Having a backup of your data is crucial. Being able to successfully restore your data is even more crucial.
For the last three weeks, I have been spending two hours a week on organizing/reorganizing all my data. One of my goals for 2012 is to be 100% sure I am backing up what I need and ONLY what I need. I have two backup drives here in my office that I use with Apple’s Time Machine. I also then backup remotely once a week to Amazon S3 using JungleDisk. I also have data on a remote server for all my web sites (including this one) that gets backed up on/off site. A few weeks ago I decided to centralize all my remote data on Amazon S3. All media/uploads/theme files/etc get served up from Amazon S3 which not only helps with my centralization of data – but it also speeds things up a bit too.
Now that I have everything flowing into one place – I realized I am backing up a lot of stuff. Stuff that does not need to be backed up and will only cause frustration and increased storage cost. So – when thinking (or re-thinking) about backups, make sure you also consider what you are backing up. I found I was backing up backup archives, photos I would never use/look at, etc that were completely a waste of space. By going through all of my content I was able to save significantly in space/cost in my backup solution.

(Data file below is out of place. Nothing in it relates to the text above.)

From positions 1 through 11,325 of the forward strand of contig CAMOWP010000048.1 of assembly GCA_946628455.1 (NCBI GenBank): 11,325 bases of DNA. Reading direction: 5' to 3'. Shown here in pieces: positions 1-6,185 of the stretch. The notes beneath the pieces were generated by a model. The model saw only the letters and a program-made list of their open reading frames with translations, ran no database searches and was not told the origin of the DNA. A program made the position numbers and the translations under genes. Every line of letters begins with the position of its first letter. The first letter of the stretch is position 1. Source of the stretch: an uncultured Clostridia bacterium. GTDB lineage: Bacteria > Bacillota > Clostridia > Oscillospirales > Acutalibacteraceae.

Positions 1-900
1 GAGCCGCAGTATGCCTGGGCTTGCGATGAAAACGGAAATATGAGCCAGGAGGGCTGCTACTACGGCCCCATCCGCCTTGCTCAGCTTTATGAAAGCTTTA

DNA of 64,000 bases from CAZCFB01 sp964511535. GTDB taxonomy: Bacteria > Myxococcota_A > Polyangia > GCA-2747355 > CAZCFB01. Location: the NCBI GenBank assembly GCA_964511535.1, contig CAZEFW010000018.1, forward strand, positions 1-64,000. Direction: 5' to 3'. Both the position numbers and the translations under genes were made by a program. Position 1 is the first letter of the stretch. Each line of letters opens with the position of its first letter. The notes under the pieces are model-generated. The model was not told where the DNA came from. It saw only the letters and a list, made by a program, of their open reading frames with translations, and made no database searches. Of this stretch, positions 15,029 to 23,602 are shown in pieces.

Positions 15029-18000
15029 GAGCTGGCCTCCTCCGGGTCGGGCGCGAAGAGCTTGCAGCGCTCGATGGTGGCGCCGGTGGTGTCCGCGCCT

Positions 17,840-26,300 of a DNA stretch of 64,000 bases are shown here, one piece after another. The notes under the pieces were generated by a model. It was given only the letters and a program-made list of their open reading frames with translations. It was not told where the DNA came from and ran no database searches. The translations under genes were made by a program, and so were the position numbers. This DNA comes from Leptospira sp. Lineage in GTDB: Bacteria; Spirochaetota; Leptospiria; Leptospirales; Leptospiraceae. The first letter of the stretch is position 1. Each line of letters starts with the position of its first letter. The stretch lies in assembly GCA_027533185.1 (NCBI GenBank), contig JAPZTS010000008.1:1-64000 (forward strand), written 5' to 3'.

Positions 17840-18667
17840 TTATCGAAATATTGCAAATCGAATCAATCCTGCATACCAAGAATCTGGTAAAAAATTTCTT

So – if you have a backup plan – make sure you know how to restore from it (and actually test it). If you do not have a backup plan – take a few minutes to look into doing something ASAP. You will lose data at some time – that is a guarantee. You can either take a few minutes now and get something in place or you can spend hours/potentially thousands to restore “that data you really need”. Your choice. This has been your annual reminder.